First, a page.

As a result of this educational activity, webcast participants will be able to: DESCRIBE appropriate treatment for CAD; DEFINE the different types of pneumonia that can occur in or around a healthcare setting; and OUTLINE most common organisms, or groups of organisms, that commonly infect patients in the hospital and best treatment strategies.

You’ll also learn about the following:

  • Hospital-acquired versus community-acquired pneumonia
  • Pneumococcal vaccines and insurance coverage
  • The relationship between influenza and bacterial pneumonia
  • When you should order a bronchoscopy
  • Common pneumonia mimics
  • Duration of antibiotics for pneumonia
  • Mycoplasma and Chlamydia pneumonia

You can find this and many other MedNet21 programs on the OSU – CCME website.

Call our MedNet21 Program Manager at 614.293.3473 for more details about subscribing to MedNet21 as a hospital or as an individual. You can also e-mail him at derrick.freeman@osumc.edu.

New Developments in Lung Cancer Treatment

OSUWexnerbloglogo2014 New Developments in Lung Cancer Treatment. Lung cancer now accounts for 14% of all cancers but it is the most common cause of cancer death, In fact, more people die each year from lung cancer than from colon cancer, breast cancer, and prostate cancer combined. The 5-year survival rate of lung cancer is only 18% but the good news is that we have a lot of new medications that are giving patients with lung cancer longer and better lives. On our CME webcast, to discuss new treatments in lung cancer, are two of Ohio State’s experts in the management of lung cancer. Joining our moderator, Dr. Jim Allen, we have Dr. Greg Otterson who is a Professor of Internal Medicine from the Division of Medical Oncology and Dr. Erin Bertino, an Assistant Professor of Internal Medicine, also from the Division of Medical Oncology.

View a video introduction of this webcast

What you’ll learn in this webcast

As a result of this educational activity, webcast participants will be able to: GAIN an understanding of the importance of genomic testing in the initial workup of patients with lung cancer. EXPLAIN the evolving role of immune mediated therapy in lung cancer; RECOGNIZE the clinical benefit for patients receiving targeted therapies; and DESCRIBE the patient characteristics commonly associated with actionable mutations in lung cancer.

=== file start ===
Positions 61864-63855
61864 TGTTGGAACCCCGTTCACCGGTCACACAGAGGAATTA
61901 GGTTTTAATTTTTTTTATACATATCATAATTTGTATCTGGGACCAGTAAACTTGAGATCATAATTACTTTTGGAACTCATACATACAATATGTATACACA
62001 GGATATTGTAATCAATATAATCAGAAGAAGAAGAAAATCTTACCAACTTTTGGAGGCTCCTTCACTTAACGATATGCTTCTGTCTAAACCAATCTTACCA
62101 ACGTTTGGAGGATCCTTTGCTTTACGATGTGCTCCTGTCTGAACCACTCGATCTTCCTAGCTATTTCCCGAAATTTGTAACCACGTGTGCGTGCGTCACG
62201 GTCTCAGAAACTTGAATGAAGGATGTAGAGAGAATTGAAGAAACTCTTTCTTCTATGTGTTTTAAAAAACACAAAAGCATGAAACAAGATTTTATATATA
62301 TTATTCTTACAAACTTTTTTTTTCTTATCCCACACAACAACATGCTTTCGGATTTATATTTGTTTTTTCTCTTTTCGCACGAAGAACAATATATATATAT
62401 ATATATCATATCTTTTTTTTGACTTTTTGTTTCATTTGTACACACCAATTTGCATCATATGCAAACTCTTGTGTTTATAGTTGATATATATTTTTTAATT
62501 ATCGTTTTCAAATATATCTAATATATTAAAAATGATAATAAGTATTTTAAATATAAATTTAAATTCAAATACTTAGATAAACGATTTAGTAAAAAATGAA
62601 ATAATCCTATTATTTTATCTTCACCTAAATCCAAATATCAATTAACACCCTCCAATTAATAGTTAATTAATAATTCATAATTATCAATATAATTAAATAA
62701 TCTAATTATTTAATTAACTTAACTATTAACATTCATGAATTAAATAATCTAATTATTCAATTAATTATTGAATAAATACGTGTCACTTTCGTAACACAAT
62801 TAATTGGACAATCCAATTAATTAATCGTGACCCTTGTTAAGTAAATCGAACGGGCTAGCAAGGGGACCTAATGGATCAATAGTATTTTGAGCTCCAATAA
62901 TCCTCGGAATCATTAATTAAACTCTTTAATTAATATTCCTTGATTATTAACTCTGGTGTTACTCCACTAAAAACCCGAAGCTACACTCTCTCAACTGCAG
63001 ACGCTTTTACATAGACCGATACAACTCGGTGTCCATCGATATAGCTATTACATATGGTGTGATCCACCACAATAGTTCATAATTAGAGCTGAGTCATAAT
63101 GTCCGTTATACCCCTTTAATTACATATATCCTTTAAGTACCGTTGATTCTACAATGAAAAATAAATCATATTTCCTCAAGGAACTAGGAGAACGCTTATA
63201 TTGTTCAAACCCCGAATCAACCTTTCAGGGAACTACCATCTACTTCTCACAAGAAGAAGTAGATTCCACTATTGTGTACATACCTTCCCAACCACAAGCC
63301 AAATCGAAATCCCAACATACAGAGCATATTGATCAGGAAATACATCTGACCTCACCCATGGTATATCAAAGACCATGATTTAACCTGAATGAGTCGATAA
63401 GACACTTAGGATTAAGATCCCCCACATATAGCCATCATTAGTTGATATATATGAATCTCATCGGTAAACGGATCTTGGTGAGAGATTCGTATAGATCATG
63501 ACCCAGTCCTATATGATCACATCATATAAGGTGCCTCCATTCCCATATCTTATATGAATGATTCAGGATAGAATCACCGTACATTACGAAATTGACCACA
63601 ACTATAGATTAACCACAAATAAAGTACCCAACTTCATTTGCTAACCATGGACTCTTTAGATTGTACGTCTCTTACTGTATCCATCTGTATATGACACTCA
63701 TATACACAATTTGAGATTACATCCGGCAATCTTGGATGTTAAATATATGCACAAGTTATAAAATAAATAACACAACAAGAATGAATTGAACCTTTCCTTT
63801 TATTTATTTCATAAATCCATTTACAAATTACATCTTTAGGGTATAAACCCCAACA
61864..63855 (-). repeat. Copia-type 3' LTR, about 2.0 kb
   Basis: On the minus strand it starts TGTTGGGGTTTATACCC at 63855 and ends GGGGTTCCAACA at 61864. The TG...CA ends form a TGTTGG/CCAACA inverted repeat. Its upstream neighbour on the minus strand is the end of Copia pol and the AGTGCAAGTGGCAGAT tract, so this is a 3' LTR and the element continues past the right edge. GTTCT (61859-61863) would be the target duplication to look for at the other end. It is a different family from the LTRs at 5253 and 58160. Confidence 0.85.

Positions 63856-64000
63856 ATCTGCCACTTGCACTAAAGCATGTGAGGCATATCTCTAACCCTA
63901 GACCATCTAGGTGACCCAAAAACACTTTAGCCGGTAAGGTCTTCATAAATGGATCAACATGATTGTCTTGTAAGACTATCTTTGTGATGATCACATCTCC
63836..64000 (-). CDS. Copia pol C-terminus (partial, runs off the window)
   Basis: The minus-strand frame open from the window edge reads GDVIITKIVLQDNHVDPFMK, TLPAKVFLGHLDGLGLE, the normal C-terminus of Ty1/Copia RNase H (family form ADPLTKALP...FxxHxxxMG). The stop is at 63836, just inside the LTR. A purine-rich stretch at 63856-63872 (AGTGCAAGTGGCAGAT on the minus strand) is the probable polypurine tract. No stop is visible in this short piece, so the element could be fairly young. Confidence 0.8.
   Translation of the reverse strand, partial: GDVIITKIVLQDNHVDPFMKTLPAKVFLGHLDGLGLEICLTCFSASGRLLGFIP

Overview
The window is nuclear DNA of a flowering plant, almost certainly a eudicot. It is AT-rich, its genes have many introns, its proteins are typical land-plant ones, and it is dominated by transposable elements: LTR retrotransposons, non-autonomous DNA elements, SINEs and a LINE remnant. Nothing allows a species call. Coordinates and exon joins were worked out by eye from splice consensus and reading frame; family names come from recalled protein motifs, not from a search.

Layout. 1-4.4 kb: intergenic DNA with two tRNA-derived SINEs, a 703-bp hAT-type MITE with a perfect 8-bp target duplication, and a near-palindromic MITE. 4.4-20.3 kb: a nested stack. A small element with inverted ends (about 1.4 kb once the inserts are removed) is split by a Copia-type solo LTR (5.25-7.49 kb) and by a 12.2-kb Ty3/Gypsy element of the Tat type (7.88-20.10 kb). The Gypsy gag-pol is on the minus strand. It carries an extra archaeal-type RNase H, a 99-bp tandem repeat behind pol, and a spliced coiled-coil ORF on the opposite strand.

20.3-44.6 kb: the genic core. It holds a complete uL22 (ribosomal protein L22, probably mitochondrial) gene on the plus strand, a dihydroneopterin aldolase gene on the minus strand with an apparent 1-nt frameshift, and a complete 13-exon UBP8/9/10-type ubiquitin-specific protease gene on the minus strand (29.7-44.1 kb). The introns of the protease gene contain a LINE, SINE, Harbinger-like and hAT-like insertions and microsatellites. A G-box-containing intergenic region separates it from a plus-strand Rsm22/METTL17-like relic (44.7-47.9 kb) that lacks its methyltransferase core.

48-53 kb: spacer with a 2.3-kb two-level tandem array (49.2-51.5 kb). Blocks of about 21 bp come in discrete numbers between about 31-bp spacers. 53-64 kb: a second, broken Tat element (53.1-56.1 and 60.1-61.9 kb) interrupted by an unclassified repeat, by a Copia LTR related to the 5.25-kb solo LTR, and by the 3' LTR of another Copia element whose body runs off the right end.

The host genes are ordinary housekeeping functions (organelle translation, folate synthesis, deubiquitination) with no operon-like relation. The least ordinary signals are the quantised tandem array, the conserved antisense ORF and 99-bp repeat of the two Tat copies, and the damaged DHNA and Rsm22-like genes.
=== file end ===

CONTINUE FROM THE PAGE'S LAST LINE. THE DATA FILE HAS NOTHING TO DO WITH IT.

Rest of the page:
You’ll also learn about the following:

  • The most fatal of all common cancers
  • Evolving chemotherapy treatment of lung cancer
  • Sub-classifying adenocarcinomas
  • Squamous cell lung cancer treatment
  • Large cell undifferentiated lung cancer

You can find this and many other MedNet21 programs on the OSU – CCME website.

Call our MedNet21 Program Manager at 614.293.3473 for more details about subscribing to MedNet21 as a hospital or as an individual. You can also e-mail him at derrick.freeman@osumc.edu.

On-line Education for Managing Asthma for Children and Adults

OSUWexnerbloglogo2014 On-line Education for Managing Asthma for Children and Adults. The first asthma inhalers were marketed in 1956 and contained epinephrine and isoprenaline. We now have much better medications to put into inhalers but it is still a big business, for example, just one of the 3 brands of albuterol inhalers had more than one billion dollars in sales last year. On this CME webcast, we’re going to update you on asthma. First, to tell you about asthma in adults is Associate Professor of Internal Medicine and the Fellowship Director for adult pulmonary at Ohio State, Dr. Jennifer McCallister. Then, to tell you about asthma in children is Associate Professor of Pediatrics and the Fellowship Director for pediatric pulmonary at Ohio State and Nationwide Children’s Hospital, Dr. Elizabeth Allen.

View a video introduction of this webcast

What you’ll learn in this webcast

As a result of this educational activity, webcast participants will be able to: SELECT age appropriate “step-up” therapies for children with uncontrolled asthma; INSTRUCT all asthma patients on appropriate steps to take during an asthma flare; USE the domains of impairment and risk to characterize asthma severity and control; and DESCRIBE commonly available tools to objectively characterize asthma control

You’ll also learn about the following:

  • Asthma signs and symptoms
  • Pathophysiology of asthma
  • Allergy testing and asthma
  • Adult-onset asthma
  • Inhaled medication delivery in younger children
  • When you should refer asthmatic children to the pediatric asthma specialist
  • Management of acute exacerbations of asthma
  • Asthma during pregnancy
  • Common asthma mimics in children
  • The role of the school nurse in the management of childhood asthma
  • Choosing among different steroid and steroid/LABA inhalers
  • Allergic bronchopulmonary aspergillosis
  • Asthma medication de-escalation

You can find this and many other MedNet21 programs on the OSU – CCME website.

Call our MedNet21 Program Manager at 614.293.3473 for more details about subscribing to MedNet21 as a hospital or as an individual. You can also e-mail him at derrick.freeman@osumc.edu.